Avian Access Control Lessons

I received a hard lesson in security administered by an unlikely source the other day.  A couple of toddlers taught me that my controls need to be properly deployed, effectively monitored, and that the defaults are never best practice.  The lesson was costly, claiming the life of my 8-year-old budgie, Pinball, named for his renowned inability to negotiate the air, and practice of landing hard after using walls and windows to slow down his forward momentum.

I hate to make light of the passing of Pinball who was one of the family and will be missed.  There is a very large empty space where his cage used to stand in our living room.  There will be no further avian acquisitions in the near future, and his cage has been disposed of.

The lesson came after my 2-year-old grandson and 4-year-old granddaughter observed my procedures for preparing the main floor for one of Pinball’s regular flights.  First, the cat is located and removed from the house.  Backyard is the typical destination for the ferocious feline offender who would eagerly lick his chops and swat at the windows during the exercise.  Next, turn off and cover any hot stove elements, light fixtures or other potential causes of spontaneous birdie combustion.  Flip up the cage’s built-in locking mechanism consisting of a flexible bar over a metal knob.  Open the cage door, and either insert hand or allow the floundering fowl to hop out under his own power.  Pickup the streamlined brick as he unceremoniously comes to rest somewhere in the house, and allow him to try, try again.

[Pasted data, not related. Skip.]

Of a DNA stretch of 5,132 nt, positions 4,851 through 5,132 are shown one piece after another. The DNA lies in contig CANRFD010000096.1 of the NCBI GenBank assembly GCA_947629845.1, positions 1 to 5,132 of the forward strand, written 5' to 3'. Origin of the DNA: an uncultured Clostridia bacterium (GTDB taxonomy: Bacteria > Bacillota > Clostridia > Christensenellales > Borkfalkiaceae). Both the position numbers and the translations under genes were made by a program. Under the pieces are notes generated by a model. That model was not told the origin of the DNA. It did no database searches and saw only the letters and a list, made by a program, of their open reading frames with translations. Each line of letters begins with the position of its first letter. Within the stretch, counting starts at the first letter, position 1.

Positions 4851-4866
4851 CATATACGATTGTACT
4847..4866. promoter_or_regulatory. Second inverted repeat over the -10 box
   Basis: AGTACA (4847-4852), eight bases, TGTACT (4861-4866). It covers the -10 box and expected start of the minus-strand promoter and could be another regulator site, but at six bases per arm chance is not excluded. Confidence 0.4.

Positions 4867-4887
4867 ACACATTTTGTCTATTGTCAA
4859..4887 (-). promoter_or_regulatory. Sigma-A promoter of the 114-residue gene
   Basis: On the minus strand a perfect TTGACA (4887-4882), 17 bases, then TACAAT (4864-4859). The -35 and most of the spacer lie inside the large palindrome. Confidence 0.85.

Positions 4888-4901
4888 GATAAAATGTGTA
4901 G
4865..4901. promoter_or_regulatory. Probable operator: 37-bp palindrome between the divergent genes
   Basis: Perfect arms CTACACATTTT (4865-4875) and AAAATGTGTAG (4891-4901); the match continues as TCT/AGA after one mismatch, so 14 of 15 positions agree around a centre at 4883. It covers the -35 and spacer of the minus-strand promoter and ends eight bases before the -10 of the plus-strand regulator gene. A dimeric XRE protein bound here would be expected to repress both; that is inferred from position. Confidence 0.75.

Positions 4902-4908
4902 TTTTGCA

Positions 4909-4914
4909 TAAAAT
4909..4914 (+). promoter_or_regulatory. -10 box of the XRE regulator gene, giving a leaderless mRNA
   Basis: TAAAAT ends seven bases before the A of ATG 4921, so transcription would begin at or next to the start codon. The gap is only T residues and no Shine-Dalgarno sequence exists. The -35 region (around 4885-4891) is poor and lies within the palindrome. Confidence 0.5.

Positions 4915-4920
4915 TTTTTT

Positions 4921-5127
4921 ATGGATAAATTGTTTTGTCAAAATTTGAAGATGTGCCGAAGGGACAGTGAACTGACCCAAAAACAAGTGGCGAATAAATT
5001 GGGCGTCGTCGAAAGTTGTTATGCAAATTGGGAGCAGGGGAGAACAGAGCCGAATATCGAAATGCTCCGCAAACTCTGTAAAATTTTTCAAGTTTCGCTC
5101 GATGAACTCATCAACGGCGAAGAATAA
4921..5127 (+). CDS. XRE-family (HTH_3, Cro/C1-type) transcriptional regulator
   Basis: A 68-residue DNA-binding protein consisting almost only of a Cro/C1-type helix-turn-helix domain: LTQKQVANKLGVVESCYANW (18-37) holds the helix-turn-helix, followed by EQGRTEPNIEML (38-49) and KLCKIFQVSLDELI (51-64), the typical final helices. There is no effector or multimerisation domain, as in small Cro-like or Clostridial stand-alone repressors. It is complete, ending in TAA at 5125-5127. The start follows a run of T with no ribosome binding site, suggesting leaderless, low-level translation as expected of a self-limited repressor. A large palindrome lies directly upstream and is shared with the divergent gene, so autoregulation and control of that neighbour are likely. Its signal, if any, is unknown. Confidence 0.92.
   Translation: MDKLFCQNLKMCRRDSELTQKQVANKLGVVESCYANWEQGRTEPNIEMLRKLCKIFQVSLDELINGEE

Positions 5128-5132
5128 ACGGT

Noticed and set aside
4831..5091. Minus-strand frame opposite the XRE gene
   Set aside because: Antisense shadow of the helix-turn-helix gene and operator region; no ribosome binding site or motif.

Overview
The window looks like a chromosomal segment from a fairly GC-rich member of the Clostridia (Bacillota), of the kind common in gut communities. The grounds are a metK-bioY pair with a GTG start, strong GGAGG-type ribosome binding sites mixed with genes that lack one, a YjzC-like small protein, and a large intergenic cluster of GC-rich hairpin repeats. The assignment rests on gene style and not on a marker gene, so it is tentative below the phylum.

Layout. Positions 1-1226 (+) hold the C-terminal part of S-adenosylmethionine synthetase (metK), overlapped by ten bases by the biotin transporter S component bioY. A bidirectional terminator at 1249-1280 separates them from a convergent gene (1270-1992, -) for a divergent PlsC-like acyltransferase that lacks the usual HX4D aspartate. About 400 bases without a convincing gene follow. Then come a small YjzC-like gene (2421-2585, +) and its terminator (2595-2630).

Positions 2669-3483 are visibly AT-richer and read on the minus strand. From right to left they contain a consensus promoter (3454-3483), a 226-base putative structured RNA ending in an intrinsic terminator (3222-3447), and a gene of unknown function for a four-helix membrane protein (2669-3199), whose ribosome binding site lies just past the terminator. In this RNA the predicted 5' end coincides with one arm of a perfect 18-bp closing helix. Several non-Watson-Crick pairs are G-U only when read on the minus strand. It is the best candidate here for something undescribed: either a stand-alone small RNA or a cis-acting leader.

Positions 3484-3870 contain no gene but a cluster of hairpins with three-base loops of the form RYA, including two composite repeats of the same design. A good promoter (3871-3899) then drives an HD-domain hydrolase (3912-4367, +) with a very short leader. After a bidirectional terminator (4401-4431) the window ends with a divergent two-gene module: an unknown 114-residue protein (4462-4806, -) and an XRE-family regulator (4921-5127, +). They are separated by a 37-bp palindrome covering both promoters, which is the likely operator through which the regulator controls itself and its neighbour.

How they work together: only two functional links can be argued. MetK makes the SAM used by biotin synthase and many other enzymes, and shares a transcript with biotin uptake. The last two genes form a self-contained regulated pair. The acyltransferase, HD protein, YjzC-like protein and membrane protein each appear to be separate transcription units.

Once the procedures were observed, they could be repeated, with the suspected aid of the 4-year-old accomplice who loved to watch Pinball fly and would laugh as he made a “landing”.  They could also be short cutted, because no one likes to spend minutes to hours chasing a cat that flees at the mere sight or scent of tail-tugging toddlers.  So, skipping over the first couple of steps in the procedures led to the demise of the great Pinball. 

The root cause of the incident was a lack of stringent access controls on the door, the defaults are NEVER EVER sufficient, and an inaccurate assumption that a stern “Don’t do what I am about to show you” would be adequate to an inquisitive and misguided cast of pre-school characters.  A simple rubber band could have been used to reinforce the closure of the cage, complicate extraction of the prized contents, and defeat many attempts to gain unauthorized access.  The danger was real, the outcome unpleasant, and the grandkids now see the empty space left by the great bird’s departure.

Sad day, Pinball, you will be missed.